Srikanth BollaBorn blind and poor, Srikanth Bolla was castigated upon by relatives and neighbors, and his parents were advised to smother the baby immediately after birth to get rid of a lifelong "burden". This supposed burden went on to study in the Massachusetts Institute of Technology (MIT), and then returned to India to become the founder and CEO of a 50-crore worth company - Bollant Industries, providing employment to differently abled people like him.
Simon OraonA Noble Environmentalist of a Lifetime Devotion
A story that inspires...
People react in their various idiosyncratic ways in the face of adversity. Few alter their course in order to avoid the ordeal, few languish in despondency, while one or two emerge as exceptions - who work toward eradicating the adversity. Adversity that befalls a place due to natural causes requires drastic measures to counter their ill-effects. And, this drastic measure might tantamount to a devotion of one's entire lifetime. Simon Oraon dedicated his life to the conservation of water and forest in Jharkhand's Bedo block. His glittering accomplishment of lifetime - has now been recognized by the Government of India. He has been awarded in January 2016 - the coveted, elite and prestigious Padma Shri - India's fourth highest civilian award.
Ever since childhood, Simon used to see his neighbors, relatives and other people leave his village during summer months in search of options for livelihood, as his own village - Bedo, used to run into severe water-crisis. And, if the monsoon failed in a year, drought claimed several lives. In 1961, he dropped out at class 4, and felt somewhat compelled to do something to prevent water crisis and drought-like situation every year.
Simon Oraon trudged all the way in the opposite direction of the stream in incessant rain to trace its origin. Once there, he mapped the contour of the rainwater falling from top of the hills. In the rocky, undulated terrain water gushed from atop creating ravines. Seeing this, he felt that building a dam at the foothills could prevent the water from streaming out. And, that same blocked water by the dam could be made to use in purpose of irrigation upon building canals. The canals originating from the dam would take the water across the village.
So strong was his resolve that he actually got going with the building of a dam. He got along a few villagers and constructed an earthen dam near Gaighat in Bero in 1961. However, the dam didn't last long as it couldn't withstand the force of water. After it got washed away, Simon, this time with added resolve, reconstructed a stronger dam. But, this time too it crumbled due to the strong water current. Nevertheless, this time it caught the attention of the state water resource department. They supported in building a dam with increased height and width. That dam exists till now without even a crack.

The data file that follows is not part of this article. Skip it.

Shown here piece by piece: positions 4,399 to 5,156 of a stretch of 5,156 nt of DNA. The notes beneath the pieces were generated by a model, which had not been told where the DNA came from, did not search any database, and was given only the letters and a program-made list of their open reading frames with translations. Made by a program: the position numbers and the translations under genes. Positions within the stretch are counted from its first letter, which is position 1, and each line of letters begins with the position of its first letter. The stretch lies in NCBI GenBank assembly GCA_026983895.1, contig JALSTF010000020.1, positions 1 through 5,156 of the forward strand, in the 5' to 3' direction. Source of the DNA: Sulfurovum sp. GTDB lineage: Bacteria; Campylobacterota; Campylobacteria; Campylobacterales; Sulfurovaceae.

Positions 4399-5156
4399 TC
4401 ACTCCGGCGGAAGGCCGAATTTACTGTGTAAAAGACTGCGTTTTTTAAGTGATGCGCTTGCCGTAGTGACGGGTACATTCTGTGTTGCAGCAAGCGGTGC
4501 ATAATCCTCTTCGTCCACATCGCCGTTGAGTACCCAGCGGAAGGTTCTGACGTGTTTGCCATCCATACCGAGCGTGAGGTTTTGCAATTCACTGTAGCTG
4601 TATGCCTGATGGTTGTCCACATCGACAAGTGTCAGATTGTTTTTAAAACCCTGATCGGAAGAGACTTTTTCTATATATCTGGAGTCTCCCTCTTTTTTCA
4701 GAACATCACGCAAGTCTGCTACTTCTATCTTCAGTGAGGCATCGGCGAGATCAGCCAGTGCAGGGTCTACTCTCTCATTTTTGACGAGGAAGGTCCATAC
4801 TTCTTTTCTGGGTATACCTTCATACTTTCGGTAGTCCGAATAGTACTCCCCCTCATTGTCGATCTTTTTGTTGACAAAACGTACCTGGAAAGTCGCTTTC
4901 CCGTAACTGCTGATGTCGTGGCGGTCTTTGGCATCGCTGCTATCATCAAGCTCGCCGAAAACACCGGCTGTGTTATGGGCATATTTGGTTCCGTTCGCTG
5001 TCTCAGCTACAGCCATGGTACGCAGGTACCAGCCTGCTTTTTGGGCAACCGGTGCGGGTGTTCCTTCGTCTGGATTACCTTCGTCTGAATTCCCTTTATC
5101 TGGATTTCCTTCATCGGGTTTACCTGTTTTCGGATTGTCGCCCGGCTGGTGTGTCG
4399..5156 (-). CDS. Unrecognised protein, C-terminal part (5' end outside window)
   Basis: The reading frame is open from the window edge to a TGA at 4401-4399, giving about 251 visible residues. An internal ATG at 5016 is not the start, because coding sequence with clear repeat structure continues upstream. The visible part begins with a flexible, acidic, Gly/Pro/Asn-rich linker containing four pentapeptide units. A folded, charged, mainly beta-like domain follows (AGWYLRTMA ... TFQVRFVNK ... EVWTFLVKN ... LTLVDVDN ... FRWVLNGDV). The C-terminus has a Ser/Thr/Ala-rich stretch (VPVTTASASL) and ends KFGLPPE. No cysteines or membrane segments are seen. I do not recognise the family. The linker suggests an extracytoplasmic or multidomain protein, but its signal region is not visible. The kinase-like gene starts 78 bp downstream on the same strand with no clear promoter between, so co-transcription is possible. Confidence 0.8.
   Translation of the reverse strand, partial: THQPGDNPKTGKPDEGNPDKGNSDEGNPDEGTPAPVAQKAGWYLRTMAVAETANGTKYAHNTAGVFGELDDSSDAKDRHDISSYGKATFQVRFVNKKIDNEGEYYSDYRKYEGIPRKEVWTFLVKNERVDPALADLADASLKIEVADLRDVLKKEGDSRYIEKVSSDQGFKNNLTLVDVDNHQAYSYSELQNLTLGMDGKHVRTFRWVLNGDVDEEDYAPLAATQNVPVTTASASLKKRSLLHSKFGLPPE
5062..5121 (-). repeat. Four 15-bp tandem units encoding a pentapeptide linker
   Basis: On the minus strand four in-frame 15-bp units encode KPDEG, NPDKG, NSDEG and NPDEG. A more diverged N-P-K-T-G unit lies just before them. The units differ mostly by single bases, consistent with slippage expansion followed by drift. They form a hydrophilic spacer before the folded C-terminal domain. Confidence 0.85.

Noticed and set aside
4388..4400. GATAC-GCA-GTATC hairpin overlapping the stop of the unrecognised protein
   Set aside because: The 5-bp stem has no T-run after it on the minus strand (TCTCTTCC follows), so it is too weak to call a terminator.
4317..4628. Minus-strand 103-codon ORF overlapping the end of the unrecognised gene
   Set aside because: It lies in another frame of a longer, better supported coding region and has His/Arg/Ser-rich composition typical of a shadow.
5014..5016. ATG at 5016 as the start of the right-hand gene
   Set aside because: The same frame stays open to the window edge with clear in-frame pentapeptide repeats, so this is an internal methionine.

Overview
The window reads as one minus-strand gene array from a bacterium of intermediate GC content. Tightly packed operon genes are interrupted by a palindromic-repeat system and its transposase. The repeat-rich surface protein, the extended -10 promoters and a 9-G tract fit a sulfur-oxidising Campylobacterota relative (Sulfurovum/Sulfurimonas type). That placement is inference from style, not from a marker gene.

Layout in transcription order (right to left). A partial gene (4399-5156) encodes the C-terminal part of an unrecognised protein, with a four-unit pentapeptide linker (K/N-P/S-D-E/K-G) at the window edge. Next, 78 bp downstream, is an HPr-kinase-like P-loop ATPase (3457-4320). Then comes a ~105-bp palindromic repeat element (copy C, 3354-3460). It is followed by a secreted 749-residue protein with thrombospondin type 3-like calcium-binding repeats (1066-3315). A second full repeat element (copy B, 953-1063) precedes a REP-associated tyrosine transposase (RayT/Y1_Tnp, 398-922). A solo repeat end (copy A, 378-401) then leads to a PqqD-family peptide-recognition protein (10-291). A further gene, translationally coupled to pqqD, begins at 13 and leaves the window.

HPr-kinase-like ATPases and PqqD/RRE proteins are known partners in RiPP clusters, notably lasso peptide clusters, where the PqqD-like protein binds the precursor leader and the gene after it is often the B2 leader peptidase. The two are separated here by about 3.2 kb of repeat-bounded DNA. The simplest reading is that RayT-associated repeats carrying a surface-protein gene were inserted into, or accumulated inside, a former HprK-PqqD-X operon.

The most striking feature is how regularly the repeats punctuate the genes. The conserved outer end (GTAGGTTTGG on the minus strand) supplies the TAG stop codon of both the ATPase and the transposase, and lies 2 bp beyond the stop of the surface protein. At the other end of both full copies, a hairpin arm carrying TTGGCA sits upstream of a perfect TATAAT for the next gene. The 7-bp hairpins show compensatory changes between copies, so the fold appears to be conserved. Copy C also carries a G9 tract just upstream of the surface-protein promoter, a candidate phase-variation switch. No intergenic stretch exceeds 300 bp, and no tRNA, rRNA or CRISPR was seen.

Later, without any help from the state government, Simon and his fellow villagers built one dam at Deshbali, and another at Jharia. They even built five ponds in the villages of Hariharpur, Jamtoli, Khaksitoli, Baitoli and Bhasnanda - which they linked to the dams. The trapped water in the ponds has been channelized to fields through canals. Simon didn't end at that. He took up the responsibility to ensure the maintenance aspect. He sowed more than 30000 trees to prevent soil erosion.
Courtesy Simon Oraon's initiative, around 1500 families now reap three crops instead of the single crop of Paddy that they had been reaping. The total farm area is around 2,000 acres. The village of Bero now has a vegetable market that even supplies vegetables to places like Kolkata, Hazaribagh, Ranchi, and Jamshedpur every month.
As head of Khaksitoli village, Simon Oraon had launched a people's movement to fight deforestation. He said by 1960, when vast areas of forest had completely disappeared, he decided to call a meeting in his village to sensitize people about the evils of deforestation and the possible blessings of afforestation. He spread his movement to other villages after he became chieftain of Bero area. Simon believes that water, from any source whatsoever, ought to be preserved instead of being allowed to drain away. The saved water can be put to use for greater yields. Simon has formed a 25-member committee in each village to look after the forest of the area. He summons a meeting on every Thursday to monitor the affairs.
Thanks to the tireless effort of a single man, Bedo has become the agricultural hub of Jharkhand. It supplies close to 20,000 metric tons to neighboring states. Simon Oraon hasn't relented yet though - he still plants at least 1,000 saplings every year.
A story that inspires...